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Reviewing an American Muhammad

July 19, 2013 One Comment

american-muhammadby Wesley Hromowyk

In his new book The American Muhammad: Joseph Smith, Founder of Mormonism, Alvin J. Schmidt compares the founder of Islam, Muhammad to the founder of Mormonism, Joseph Smith. In the process, he makes a great confession of the Christian faith without ever directly addressing the dogma of the Church. He does so by consistently interweaving Christian doctrine into the mix of his discussion of the Islam and Mormonism.

Schmidt compares the two founders of these world religions in a fresh and thought-provoking way. In many instances the eeriness of their similarities is quite startling. Along the way, Schmidt also exposes some of the lesser known facts of both founders, such as the Satanic revelations each man experienced, the founders’ ability to receive revelations whenever they desired (or needed) them, and both men’s earlier encounters with Christianity before starting their own faith.

The latter point is perhaps the most intriguing. Muhammad’s first contact with Christianity was with a Nestorian, a member of a sect that denied the divinity of Christ. Muhammad saw many problems with a God so apparently insignificant. As a result, Schmidt argues, Islam created a god with an emphasis on being all-powerful. Smith’s contact with Christianity in western New York was of a pietistic and emotion-driven sort. Smith earnestly desired to know which Christian sect was the “right one.”

According to Schmidt, both men felt the need to purge and purify religion. They saw the problems with the “religions” around them and attempted to fix those problems. One conclusion we can draw from these facts is the importance of true doctrine: where false doctrine exists, increasingly false doctrine is sure to follow. In both Muhammad and Smith’s cases, the religions they gave birth to are far worse doctrinally speaking than the unorthodox Christianities from which they came.

Where false doctrine exists, increasingly false doctrine is sure to follow.

Schmidt’s book is great for analyzing the historical circumstances surrounding the Islam and Mormonism because he cites many firsthand sources from both the founders of Islam and Mormonism and their closest followers. He even goes so far as to cite newspaper clippings and court orders (in Smith’s case) to prove his point. The eyewitness accounts along with the very words of Muhammad and Smith give great testimony to Schmidt’s thesis that both men had similar psychological dispositions which pioneered their roles in founding their respective religions.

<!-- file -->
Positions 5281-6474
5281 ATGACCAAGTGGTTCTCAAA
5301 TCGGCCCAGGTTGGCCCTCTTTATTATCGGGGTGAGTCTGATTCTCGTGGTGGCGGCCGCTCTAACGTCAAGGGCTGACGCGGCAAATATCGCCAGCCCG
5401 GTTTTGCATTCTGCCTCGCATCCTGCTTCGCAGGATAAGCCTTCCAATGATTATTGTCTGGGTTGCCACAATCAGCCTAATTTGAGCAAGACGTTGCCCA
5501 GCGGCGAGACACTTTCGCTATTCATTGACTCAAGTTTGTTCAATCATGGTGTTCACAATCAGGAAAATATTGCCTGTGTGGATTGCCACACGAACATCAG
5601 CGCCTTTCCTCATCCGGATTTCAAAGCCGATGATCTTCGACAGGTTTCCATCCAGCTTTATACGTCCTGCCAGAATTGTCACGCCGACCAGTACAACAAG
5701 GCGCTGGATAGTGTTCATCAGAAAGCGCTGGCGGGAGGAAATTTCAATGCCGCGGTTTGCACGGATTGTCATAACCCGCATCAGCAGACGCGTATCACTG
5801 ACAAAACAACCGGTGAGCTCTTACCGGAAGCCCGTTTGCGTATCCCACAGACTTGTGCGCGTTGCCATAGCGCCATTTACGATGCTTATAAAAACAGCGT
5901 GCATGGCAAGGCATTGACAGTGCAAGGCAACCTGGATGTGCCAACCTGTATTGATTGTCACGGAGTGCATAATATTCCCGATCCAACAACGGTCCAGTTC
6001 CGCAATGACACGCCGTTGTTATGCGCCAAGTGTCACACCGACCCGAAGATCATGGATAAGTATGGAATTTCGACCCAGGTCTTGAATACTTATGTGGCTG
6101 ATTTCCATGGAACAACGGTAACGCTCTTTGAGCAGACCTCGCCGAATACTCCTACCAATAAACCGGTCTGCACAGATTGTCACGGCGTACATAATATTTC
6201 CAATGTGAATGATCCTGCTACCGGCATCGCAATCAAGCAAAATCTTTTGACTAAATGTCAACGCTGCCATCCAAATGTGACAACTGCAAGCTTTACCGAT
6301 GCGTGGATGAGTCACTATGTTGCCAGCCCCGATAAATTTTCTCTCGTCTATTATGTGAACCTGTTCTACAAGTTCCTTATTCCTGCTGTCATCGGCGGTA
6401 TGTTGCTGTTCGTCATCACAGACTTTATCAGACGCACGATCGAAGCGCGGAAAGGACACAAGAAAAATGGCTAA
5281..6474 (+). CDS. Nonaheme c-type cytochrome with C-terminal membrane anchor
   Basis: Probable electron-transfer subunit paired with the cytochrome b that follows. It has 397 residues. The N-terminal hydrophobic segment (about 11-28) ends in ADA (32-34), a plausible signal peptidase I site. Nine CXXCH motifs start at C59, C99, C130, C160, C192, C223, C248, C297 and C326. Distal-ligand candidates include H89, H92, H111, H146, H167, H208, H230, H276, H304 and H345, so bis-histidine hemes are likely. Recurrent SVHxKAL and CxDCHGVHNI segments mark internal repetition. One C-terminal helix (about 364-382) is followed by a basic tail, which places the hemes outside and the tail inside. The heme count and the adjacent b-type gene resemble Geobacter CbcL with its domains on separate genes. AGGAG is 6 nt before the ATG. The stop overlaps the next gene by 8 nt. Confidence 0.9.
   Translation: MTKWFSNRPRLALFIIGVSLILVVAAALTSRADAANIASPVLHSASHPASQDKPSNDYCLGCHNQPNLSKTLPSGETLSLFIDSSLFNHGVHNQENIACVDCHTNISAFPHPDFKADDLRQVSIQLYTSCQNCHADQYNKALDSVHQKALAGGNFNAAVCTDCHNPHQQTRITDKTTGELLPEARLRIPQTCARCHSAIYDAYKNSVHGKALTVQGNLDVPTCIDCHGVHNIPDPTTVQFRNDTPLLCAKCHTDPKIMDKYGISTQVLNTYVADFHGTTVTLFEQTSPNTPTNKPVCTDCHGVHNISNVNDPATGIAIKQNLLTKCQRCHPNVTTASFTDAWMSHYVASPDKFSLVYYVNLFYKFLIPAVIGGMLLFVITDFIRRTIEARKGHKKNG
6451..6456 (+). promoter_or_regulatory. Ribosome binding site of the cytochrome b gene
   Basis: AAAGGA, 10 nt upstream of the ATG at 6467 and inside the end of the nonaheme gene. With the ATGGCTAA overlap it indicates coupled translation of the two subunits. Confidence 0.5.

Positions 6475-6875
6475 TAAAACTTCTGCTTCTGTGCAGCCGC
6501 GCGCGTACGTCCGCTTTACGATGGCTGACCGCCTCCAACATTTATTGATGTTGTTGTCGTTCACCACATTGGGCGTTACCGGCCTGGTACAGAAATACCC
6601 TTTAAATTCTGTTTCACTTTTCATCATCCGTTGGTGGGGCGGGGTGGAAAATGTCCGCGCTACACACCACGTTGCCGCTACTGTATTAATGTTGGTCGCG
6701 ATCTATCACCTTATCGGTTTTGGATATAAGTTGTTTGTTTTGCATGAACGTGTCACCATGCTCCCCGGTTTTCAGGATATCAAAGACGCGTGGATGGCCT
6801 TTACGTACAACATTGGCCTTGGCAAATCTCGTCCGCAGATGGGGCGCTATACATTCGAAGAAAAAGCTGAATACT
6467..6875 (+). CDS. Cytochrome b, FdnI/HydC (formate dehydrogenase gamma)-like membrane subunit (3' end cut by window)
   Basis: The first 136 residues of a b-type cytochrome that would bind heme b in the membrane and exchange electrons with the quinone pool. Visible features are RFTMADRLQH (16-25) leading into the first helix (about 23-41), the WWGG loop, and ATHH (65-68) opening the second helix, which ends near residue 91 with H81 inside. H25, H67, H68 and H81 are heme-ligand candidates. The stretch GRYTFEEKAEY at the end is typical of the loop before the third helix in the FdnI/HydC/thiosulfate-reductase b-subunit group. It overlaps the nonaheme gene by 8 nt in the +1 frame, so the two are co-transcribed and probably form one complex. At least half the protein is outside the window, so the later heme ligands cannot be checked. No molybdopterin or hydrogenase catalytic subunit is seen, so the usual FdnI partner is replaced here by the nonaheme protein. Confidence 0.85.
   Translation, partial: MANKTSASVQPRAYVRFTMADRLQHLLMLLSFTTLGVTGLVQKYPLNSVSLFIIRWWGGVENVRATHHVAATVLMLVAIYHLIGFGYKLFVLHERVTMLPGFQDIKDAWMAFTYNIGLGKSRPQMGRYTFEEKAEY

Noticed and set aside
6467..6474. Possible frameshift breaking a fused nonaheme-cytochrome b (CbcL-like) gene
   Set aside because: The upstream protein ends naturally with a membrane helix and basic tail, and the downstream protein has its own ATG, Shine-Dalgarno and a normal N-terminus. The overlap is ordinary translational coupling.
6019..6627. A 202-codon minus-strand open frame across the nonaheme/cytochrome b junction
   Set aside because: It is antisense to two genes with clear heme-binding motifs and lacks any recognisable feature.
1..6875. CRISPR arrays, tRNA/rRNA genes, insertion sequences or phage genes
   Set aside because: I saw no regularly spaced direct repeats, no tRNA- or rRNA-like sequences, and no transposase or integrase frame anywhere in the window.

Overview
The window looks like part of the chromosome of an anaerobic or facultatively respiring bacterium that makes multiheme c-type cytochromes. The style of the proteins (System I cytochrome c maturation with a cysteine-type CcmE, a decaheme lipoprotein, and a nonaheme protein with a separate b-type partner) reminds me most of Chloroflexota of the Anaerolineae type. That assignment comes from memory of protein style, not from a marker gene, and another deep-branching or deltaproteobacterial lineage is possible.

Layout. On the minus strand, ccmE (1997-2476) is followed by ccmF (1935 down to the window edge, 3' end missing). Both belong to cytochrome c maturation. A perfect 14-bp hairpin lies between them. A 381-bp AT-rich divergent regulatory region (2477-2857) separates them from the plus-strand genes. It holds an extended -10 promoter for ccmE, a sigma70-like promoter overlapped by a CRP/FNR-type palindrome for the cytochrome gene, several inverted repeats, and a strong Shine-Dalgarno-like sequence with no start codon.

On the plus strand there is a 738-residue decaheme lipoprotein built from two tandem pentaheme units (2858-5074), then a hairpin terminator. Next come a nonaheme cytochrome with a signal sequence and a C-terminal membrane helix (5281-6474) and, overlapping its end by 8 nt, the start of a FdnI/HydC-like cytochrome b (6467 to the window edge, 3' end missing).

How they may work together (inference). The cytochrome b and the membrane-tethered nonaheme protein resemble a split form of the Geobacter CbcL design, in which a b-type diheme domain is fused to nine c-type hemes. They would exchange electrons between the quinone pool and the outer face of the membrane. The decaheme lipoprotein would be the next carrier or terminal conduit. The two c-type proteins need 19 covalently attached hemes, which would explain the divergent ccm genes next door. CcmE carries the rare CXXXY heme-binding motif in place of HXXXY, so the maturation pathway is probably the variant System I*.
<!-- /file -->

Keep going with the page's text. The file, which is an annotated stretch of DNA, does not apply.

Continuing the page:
If there no were no reason to read this book, its collection of resources would alone make it worth reading. Schmidt breaks each chapter into easily accessible units for quick reference, with a helpful index in the back for locating material. For the Christian seeking to be able to converse with a Mormon, Muslim, Christian, or other faiths/non-faiths about either religion, the facts arranged in this book will give the reader confidence and assurance in doing so.

I would honestly recommend this book to any person who wanted to learn more about Islam and Mormonism. Whether you are a clergyman educated in religious studies and looking for more, or a layman just seeking an informative read, this book captures your attention. At the same time, it causes you to think and evaluate the facts presented. Even if the book does not exhaustively discuss the two religions’ doctrines in a systematic way, the historical context Schmidt provides on their development gives enough information to the attentive reader to conclude many of the same things Schmidt does and perhaps more. If someone desires to learn more about either religion, this book is the way to go.

I would honestly recommend this book to any person who wanted to learn more about Islam and Mormonism.

Because of my minimal, “mainstream” understanding of both religions, I went into the reading of this book intrigued and fascinated, hoping to learn more. After reading it, I feel I did just that. Most importantly the book gave me fresh insight and a different perspective of Mormonism and Islam than what the media and other resources have been able to do. I am convinced it would do the same for you.

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Rev. Wesley Hromowyk is a recent graduate of Concordia Lutheran Theological Seminary in St. Catharines, Ontario. At the May Call Service, Rev. Hromowyk was commended to The Lutheran Church—Missouri Synod for placement.

The American Muhammad is published by Concordia Publishing House.

  • Leona Martin

    Enough info in this review to buy the book!